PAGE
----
A number of news items recently caught my eye: California approved an average health insurance premium increase of 14% for Anthem/Blue Cross subscribers after public pressure forced it to withdraw its request for a much larger hike; the Government Accountability Office reported that Medicare is subsidizing prescription drug abuse; the Prescription Drug Summit at the University of Kansas Medical Center found that prescription drugs are increasingly falling into the hands of people who abuse them; in Florida, a group of parents and other concerned citizens protested a meeting of the Board of Medicine for stronger action against physicians who overprescribe pain medication; and today the Los Angeles Times printed that at least three patients had died of overdoses from drugs prescribed by a Southern California physician. Amidst the outcry over the increasing incidence of abuse of prescription narcotics, one group stands shockingly free from accusation: health insurers, who put very few limits on the amount of narcotic pain pills prescribed by an M.D., but severely limit the number of visits for alternative and less risky treatments for pain, including visits to chiropractors, acupuncturists and mental health professionals.

The reason for the discrepancy is purely economic. Under an Anthem/Blue Cross group PPO plan costing over $1,000/month, the copay for a thirty-day supply of ninety pills of hydrocodone with acetaminophen (generic for Vicodin) is $10. The copay for three-times per week physical therapy for that same period of time is approximately $750, and combined physical therapy/chiropractor visits are limited to 20 per calendar year. And if a large number of Americans become addicted to painkillers, what does it matter to the insurance companies, which have shielded themselves from the costs? The number of visits to mental health professionals is limited to 20 per calendar year, including visits for chemical dependency, and subject to higher co-pays. The burden of the insurance companies’ irresponsibility gets shifted to employers, the states (who pay disability benefits for inability to work due to addiction), patients and their families and, perhaps most of all, to American society itself.

But it is not just the insurance companies that are to blame. Responsibility belongs to all of us — government, corporations and individuals as well as insurers. Government because there is no will to achieve true health care reform. The Supreme Court is set to hear a challenge on the consitutionality of the Obama health care plan this term, a plan that offends almost everyone — Republicans because they think the plan is taxes couched as a mandate (and because they consider almost everything Obama does an offense), and Democrats because a mandate puts an almost insurmountable burden on the poor and the unemployed, for whom the cost of insurance is prohibitive. But Obama is right about one thing — without healthy people in the pool, the very notion of insurance collapses, and in a weak economy, many healthy people have stopped buying insurance. But the mandate is flawed, not so much in that it requires us to buy a product (although the Supreme Court may disagree), but in that it requires us to buy such a bad product.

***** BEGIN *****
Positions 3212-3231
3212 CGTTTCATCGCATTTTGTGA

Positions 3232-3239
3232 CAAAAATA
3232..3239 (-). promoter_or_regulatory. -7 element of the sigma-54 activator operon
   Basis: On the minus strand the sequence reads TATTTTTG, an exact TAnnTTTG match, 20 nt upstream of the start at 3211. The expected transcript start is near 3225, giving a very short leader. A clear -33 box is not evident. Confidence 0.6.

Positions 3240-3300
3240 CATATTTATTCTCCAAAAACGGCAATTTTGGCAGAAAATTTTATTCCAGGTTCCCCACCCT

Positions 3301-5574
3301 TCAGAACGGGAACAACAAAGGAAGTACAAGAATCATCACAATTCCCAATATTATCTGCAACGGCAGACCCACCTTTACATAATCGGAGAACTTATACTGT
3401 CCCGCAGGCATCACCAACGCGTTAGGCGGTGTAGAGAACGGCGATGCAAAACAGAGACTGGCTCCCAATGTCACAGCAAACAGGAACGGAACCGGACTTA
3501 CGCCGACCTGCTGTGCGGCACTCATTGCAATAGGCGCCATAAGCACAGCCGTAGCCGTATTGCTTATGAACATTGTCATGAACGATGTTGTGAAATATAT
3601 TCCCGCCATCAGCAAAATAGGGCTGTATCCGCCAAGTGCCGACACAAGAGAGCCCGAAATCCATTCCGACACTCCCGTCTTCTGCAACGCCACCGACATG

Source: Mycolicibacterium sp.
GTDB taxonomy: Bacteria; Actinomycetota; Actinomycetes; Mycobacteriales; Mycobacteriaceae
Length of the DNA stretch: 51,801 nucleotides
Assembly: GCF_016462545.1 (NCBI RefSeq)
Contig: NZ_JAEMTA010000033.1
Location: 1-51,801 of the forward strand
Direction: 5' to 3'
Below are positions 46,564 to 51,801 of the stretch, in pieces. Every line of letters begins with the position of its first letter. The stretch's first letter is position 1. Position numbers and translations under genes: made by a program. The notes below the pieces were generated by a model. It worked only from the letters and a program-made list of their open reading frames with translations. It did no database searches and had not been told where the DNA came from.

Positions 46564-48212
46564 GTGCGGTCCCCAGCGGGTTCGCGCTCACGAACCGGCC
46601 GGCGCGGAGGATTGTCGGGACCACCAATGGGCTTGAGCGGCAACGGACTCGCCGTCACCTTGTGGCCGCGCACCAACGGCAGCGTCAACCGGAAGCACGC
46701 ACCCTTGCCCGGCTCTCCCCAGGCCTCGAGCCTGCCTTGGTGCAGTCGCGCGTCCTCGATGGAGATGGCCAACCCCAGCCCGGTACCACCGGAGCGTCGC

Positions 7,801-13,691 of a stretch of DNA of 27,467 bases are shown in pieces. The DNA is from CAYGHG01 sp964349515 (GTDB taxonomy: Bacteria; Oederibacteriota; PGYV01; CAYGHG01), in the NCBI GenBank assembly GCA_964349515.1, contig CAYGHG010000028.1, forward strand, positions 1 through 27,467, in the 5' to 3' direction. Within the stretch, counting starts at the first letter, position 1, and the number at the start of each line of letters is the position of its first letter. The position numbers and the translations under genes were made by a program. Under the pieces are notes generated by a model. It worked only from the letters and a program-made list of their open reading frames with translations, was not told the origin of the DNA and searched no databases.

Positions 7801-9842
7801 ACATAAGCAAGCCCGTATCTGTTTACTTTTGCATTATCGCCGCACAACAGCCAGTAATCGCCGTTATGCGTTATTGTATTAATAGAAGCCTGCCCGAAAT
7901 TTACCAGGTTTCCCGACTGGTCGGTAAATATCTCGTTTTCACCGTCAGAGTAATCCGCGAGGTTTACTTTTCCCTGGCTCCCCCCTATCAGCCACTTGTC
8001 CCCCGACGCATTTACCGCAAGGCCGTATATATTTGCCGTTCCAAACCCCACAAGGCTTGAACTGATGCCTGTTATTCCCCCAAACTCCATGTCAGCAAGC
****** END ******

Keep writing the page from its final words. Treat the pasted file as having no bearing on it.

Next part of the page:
Corporations bear responsibility because employee well-being is a notion of the past, and the only numbers that matter are those on the balance sheet at the end of each quarter. We have become a nation of expendable zombies, as fewer of us are expected to do more, in an increasingly longer work day. Use and abuse of prescription sleep medication is at an all-time high, especially among the young. We are easily replaced when we burn out, and for most of us wages have stagnated even as CEOs are receiving record compensation and the wage gap between those at the top and those at the bottom, while not at record highs, still boggles the mind. And now that the Supreme Court has ruled that corporations are people and, therefore, not subject to any restrictions on the amount they can spend of political ads, which are protected as free speech, the likelihood that Congress will act to close up loopholes in the tax code favorable to the wealthy and industry decreases every day, while the imminent retirement of the Baby Boomers will increase the burden on young workers of providing Medicare benefits for a generation with ever-increasing life expectancy.

But we as individuals are responsible, too, because we have gone to George Orwell’s Room 101 — where in our fear of losing what little we still have, we want government to “do it to someone else” — tax someone else, take benefits from someone else, send the opposing party down in flames, just don’t do it us.

There is no easy fix to the health-care problem, but unless we break free of partisan rancor and fearful self-interest, health care is destined to become the perogative of the privileged few. As for the rest of us, there’s always generic Vicodin to ease the pain.